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How could AI help the NHS?

Health Secretary Matt Hancock has announced a £250m boost for a new National Artificial Intelligence Lab.

Artificial Intelligence could help carry out some tasks for the NHS (Peter Byrne/PA)
Artificial Intelligence could help carry out some tasks for the NHS (Peter Byrne/PA)

By Jamie Harris, PA Science Technology Reporter

The Government is committing £250 million towards the NHS’s digital transformation plans, aimed at improving healthcare through the development of artificial intelligence.

But what kind of improvements can patients expect from the power of AI?

By definition, artificial intelligence is the use of advanced computer systems to perform tasks that usually require human intelligence.

This does not mean that robots will be taking over physical procedures such as surgery, but AI could work with data to carry out tasks such as identifying patients most at risk of certain diseases or figuring out the best way to organise patients to free up beds without burdening stretched NHS staff.

Prime Minister Boris Johnson said the extra funding will “boost the front line by automating admin tasks and freeing up staff to care for patients”.

Among the improvements that the NHS’ new AI Lab could deliver are:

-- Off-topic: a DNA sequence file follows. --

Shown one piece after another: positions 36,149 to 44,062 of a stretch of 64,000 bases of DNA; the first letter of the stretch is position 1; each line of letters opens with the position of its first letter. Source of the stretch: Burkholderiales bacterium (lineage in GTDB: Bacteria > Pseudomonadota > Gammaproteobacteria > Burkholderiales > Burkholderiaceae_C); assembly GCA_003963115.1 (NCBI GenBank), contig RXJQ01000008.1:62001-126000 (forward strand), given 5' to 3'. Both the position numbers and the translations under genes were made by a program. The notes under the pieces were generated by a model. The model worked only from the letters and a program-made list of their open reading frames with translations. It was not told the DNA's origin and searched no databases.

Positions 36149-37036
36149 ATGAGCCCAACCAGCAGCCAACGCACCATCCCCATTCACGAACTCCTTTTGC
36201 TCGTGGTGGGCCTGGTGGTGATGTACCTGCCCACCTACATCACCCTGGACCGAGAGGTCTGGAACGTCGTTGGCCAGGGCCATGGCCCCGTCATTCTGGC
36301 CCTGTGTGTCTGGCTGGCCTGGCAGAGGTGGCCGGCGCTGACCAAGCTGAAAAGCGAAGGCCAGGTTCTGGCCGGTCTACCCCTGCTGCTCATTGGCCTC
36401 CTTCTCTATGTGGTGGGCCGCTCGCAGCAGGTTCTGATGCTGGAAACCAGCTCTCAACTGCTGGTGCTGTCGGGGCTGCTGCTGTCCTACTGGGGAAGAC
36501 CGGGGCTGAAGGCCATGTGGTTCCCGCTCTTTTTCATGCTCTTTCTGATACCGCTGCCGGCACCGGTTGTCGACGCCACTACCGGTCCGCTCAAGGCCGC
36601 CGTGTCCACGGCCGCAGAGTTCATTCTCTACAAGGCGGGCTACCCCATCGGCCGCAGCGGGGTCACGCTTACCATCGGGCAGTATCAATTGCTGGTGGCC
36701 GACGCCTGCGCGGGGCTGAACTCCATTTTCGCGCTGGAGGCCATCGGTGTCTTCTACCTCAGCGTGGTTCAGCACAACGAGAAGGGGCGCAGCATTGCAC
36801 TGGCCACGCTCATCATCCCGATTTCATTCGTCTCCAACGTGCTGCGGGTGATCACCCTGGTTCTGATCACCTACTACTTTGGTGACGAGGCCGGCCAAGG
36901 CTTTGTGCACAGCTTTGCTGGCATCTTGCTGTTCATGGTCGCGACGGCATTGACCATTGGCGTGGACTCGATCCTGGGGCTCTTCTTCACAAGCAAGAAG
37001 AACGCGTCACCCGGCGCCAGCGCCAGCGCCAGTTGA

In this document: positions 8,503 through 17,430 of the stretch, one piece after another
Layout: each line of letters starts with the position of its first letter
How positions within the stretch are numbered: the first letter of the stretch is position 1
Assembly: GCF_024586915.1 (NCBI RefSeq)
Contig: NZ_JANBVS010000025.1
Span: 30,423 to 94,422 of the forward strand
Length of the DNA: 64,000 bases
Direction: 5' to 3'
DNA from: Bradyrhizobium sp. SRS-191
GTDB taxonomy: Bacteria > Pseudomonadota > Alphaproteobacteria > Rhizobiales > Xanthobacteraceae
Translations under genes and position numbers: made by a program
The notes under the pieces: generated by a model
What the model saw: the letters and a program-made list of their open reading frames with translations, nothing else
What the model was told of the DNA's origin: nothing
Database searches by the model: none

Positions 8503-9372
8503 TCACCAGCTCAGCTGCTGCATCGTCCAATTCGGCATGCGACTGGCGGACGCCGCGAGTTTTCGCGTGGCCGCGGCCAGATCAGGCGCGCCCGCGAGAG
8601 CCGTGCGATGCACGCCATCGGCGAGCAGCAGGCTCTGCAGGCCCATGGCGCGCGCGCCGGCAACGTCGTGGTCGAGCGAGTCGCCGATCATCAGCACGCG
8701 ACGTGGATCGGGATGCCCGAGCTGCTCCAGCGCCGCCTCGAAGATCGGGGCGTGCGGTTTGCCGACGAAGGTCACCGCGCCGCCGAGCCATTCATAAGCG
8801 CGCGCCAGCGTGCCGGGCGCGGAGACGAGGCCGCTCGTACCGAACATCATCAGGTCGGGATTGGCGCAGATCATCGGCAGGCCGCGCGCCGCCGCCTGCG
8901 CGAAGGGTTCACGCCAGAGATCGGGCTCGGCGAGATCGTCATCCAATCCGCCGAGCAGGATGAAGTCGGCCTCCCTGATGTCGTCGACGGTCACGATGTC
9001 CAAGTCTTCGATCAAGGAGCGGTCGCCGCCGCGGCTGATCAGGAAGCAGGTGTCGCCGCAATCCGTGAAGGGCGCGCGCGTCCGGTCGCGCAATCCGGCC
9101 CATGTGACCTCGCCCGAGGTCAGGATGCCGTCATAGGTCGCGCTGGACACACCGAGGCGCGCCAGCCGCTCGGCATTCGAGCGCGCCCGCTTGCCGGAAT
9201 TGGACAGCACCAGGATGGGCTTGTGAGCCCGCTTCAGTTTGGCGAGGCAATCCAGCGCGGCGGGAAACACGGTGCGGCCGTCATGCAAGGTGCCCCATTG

– Faster cancer screening test results, including mammograms, brain scans, eye scans and heart monitoring, helping to save millions of lives a year.

– Better estimates for future needs of beds, drugs, devices, or operations.

– The ability to identify people most at risk of diseases such as heart disease or dementia, thereby diagnosing problems earlier.

– Working out which patients can access treatment easily in the community instead of at hospital.

– Free up clinicians’ time by automating some routine admin tasks, as well as upskilling NHS staff so they can use AI systems for day-to-day tasks.

– Building systems to detect people at risk of post-operative complications, infections or requiring a follow-up from clinicians.

AI is already being developed by some NHS trusts, such as Imperial College London to predict survival rates for ovarian cancer, and in University College Hospital to predict missed appointments and allow staff to follow up with targeted phone calls, saving between £2 and £3 per appointment.

PA

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